Seven years ago I posed myself a question that I would like to share with you as you begin this new year. It was sometime in April 2010 that I was watching my youngest two boys (then ages five and seven) playing basketball in our driveway with two of my seven year old’s friends. I was working in my wood shop (which is in the garage) and since the garage door was open I was able to set my project aside and just watch the kids playing for a while. This is what I saw: my five year old was taking his turn and could not throw the ball high enough – even though the basket was lowered to eight feet. He would shoot the basketball, which would invariably fall short, and say “Let me try again!” So the other kids would give him the ball and he would try again, the ball would fall short, and he would say, “Let me try again!” Now reread these last two sentences a dozen times.
At first I was interested to see how long the other kids would let him keep trying. But then I began wondering how long my young son would want to keep trying. And then I started wondering, if that was me, how long would I keep trying? As adults, we all know the definition of insanity: “To do the same thing over and over expecting different results.” As an adult, watching my child brought this to mind. I knew that he could try to shoot that ball a hundred times but simply did not have the strength to score. But I didn’t think he was insane – despite the fact that he was clearly expecting to score any shot now…
And that got me thinking. Why didn’t I as a parent want to go out and say to my son, “Hey fella, you can’t make a basket right now no matter how hard you try. It’s crazy for you to keep trying.” Instead, I was proud of him for his continued effort – I was hoping he would want to try again.
Eventually he did give up without scoring a goal, or even hitting the rim for that matter. But I knew his efforts were neither crazy nor wasted – despite the fact that his desired accomplishment was never achieved. He was building character and getting healthy exercise. And, just as importantly, his friends were learning patience.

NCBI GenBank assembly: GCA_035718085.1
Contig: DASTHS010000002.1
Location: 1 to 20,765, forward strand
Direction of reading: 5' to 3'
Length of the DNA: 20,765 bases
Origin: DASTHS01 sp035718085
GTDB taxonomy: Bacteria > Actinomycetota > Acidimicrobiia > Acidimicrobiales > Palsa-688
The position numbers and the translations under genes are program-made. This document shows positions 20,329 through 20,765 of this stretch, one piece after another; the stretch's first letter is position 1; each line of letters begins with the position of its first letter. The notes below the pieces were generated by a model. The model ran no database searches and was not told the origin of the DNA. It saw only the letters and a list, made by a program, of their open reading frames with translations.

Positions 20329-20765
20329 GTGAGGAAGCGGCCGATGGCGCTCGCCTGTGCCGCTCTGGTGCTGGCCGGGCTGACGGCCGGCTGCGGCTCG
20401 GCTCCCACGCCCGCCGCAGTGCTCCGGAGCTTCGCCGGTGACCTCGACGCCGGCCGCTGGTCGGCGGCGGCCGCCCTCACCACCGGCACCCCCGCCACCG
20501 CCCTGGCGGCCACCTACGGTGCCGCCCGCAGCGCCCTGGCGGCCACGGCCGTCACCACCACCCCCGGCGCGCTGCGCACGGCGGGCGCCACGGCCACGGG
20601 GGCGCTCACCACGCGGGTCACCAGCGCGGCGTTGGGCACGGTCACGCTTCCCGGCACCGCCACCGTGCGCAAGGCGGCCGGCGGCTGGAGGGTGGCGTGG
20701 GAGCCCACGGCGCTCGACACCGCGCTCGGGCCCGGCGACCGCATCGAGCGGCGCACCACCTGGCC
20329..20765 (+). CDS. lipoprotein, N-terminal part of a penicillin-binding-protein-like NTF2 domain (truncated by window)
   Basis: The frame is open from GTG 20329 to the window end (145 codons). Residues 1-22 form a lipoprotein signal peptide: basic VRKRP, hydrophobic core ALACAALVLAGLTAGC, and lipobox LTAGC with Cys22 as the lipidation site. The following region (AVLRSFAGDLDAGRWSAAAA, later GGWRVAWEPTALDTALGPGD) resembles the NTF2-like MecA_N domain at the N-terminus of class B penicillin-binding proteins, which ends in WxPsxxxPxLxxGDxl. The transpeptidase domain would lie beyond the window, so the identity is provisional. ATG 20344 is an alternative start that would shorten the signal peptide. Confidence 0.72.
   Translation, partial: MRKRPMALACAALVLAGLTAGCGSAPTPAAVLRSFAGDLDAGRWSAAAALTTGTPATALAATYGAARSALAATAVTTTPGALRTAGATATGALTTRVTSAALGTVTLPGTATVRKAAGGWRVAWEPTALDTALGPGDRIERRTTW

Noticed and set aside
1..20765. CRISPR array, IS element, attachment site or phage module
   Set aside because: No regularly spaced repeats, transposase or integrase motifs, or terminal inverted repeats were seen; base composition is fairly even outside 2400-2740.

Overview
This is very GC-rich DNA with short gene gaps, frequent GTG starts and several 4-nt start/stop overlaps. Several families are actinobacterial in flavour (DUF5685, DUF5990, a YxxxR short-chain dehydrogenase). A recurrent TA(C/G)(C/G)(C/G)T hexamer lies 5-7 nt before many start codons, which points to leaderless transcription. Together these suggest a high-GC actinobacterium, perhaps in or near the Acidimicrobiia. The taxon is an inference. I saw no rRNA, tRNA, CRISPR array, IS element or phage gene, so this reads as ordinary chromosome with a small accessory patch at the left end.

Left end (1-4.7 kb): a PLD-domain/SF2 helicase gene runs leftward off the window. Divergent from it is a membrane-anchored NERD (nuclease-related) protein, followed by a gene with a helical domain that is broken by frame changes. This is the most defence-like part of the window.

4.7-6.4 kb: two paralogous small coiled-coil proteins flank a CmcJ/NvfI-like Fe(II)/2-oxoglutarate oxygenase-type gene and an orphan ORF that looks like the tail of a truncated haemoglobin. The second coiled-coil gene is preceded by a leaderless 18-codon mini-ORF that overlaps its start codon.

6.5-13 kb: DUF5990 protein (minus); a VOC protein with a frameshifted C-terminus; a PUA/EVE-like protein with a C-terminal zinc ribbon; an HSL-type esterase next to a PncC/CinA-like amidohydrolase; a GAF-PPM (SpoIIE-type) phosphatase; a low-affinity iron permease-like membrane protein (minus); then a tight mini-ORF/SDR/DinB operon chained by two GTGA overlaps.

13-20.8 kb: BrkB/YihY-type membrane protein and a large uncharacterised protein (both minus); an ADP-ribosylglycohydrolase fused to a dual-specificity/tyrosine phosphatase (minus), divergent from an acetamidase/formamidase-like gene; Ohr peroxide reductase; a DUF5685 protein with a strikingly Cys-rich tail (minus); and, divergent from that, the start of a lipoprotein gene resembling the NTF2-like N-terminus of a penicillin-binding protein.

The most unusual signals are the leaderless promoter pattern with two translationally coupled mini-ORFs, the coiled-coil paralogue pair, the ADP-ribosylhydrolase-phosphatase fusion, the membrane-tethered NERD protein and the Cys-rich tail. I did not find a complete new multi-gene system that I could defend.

Sometimes we as adults try something, do not “at first succeed,” and therefore we assume that we would be crazy to do that again. And maybe in “sanely” quitting rather than sticking with the old proverbial “try, try again” attitude, we are missing the point. Just as an earthly father like me knows that there are merits to having eight foot basketball standards in a small child’s driveway, isn’t it possible that our heavenly Father knows that there are merits to calling us to continually confront a challenging obstacle with the same old graces he has outlined over and over in his Word?
I am particularly reminded of Jesus’ words in Luke 17:4. He said, “If your brother sins against you seven times in a day, and seven times comes back to you and says, “I repent,’ forgive him.” If the world were to watch this kind of persistence from its open garage, surely it would count the forgiving person insane. Yet that repetitious exercise is precisely what we are called to.
How is God calling you to exercise the same graces, over and over and over again – perhaps with nothing to show for it? Or could we be looking for the wrong things to come from our perseverance? Do we want baskets instead of character; two points instead of muscles? This year as you commit yourself to a repetitious and often seemingly unrewarded obedience, won’t you join me in praying that “the Lord would direct our hearts into God’s love and the perseverance of Christ.” (2 Thessalonians 3:5).